NVIDIA GeForce GTX 680 Review: Retaking The Performance Crownby Ryan Smith on March 22, 2012 9:00 AM EST
The Kepler Architecture: Fermi Distilled
As GPU complexity has increased over the years, so has the amount of time it takes to design a GPU. Specific definitions vary on what constitutes planning, but with modern GPUs such as Fermi, Kepler, and Tahiti planning basically starts 4+ years ahead of time. At this point in time GPUs have a similarly long development period as CPUs, and that alone comes with some ramifications.
The biggest ramification of this style of planning is that because designing a GPU is such a big undertaking, it’s not something you want to do frequently. In the CPU space Intel has their tick-tock strategy, which has Intel making incremental architecture updates every 2 years. While in the GPU space neither NVIDIA or AMD have something quite like that – new architectures and new process nodes still tend to premiere together – there is a similar need to spread out architectures over multiple years.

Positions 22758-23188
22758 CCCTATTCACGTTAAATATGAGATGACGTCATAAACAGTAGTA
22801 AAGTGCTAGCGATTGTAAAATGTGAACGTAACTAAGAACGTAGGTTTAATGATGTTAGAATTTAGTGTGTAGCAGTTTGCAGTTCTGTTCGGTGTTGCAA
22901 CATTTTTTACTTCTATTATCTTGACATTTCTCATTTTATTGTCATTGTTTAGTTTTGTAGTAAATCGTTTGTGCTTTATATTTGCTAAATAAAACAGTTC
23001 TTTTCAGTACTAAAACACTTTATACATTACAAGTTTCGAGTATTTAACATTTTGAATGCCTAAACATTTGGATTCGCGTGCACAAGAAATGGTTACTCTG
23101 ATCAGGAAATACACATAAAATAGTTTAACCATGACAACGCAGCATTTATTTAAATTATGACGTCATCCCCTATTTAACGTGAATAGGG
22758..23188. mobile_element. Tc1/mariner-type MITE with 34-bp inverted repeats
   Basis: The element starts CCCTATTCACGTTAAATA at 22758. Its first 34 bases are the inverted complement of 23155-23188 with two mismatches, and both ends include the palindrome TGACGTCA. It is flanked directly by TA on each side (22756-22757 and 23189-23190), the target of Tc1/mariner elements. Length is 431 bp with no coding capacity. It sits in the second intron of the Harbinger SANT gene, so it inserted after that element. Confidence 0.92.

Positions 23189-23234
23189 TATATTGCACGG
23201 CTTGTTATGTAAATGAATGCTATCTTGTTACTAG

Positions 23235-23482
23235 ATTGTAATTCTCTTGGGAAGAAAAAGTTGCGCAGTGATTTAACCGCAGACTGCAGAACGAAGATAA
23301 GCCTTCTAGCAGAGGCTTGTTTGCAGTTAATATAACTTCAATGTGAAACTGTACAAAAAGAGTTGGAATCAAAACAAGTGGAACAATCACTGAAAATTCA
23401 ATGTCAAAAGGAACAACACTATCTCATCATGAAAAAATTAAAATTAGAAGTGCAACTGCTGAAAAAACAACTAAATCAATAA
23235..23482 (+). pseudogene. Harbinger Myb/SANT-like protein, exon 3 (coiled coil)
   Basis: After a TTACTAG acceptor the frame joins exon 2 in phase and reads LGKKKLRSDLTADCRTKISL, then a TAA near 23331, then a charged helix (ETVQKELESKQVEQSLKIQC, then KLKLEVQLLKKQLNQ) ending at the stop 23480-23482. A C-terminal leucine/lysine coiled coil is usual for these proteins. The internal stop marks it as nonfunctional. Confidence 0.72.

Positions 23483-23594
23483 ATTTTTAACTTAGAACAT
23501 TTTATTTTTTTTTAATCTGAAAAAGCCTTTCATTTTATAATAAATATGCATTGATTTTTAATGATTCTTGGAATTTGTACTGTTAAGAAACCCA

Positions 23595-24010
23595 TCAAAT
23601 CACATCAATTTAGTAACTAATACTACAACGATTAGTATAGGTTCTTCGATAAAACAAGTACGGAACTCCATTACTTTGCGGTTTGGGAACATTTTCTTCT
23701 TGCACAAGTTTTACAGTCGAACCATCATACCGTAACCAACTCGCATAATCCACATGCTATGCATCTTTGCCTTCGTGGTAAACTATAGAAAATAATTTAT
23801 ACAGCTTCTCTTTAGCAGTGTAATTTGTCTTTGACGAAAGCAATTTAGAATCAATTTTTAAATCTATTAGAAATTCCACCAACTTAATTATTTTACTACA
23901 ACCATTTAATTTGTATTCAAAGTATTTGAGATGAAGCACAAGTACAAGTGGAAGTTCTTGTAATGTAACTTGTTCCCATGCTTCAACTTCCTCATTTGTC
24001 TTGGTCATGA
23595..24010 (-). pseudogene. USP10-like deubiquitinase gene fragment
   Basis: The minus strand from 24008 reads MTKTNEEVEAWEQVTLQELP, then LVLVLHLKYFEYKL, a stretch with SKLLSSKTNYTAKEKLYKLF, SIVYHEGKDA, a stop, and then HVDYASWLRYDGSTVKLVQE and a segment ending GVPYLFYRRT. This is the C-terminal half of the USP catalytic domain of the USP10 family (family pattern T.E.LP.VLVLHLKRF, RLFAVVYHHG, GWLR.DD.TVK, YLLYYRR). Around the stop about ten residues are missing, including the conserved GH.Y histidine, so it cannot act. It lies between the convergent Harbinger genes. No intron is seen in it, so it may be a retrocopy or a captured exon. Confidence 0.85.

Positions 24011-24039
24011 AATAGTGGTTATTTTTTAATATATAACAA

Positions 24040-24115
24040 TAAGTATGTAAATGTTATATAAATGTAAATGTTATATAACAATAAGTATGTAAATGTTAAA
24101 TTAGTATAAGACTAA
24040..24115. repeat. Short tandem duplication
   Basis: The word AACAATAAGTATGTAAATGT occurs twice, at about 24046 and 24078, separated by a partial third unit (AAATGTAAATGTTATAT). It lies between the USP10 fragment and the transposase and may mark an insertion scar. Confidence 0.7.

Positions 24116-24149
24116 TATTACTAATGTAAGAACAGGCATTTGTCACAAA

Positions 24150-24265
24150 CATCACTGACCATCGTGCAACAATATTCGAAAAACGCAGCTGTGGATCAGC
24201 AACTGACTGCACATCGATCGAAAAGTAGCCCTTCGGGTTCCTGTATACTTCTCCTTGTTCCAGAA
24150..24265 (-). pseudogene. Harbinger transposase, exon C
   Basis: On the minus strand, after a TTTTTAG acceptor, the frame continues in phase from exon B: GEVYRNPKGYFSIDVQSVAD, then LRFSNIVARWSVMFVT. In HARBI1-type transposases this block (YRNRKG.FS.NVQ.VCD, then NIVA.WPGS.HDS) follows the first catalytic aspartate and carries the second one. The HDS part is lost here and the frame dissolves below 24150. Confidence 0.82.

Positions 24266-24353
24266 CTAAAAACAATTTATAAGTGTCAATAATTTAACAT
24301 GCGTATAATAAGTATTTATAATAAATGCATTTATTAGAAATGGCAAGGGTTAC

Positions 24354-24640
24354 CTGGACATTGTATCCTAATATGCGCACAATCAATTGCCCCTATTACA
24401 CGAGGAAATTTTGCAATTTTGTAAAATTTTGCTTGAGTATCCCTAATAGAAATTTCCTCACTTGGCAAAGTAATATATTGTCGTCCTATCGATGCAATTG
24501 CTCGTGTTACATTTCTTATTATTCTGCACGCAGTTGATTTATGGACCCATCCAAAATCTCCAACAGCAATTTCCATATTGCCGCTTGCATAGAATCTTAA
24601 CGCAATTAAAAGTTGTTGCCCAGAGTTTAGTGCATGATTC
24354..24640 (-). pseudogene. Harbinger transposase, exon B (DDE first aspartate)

For NVIDIA, Kepler is the embodiment of that concept. Kepler brings with it some very important architectural changes compared to Fermi, but at the same time it’s still undeniably Fermi. From a high level overview Kepler is identical to Fermi: it’s still organized into CUDA cores, SMs, and GPCs, and how warps are executed has not significantly changed. Nor for that matter has the rendering side significantly changed, with rendering still being handled in a distributed fashion through raster engines, polymorph engines, and of course the ROPs. The fact that NVIDIA has chosen to draw up Kepler like Fermi is no accident or coincidence; at the end of the day Kepler is the next generation of Fermi, tweaked and distilled to improve on Fermi’s strengths while correcting its weaknesses.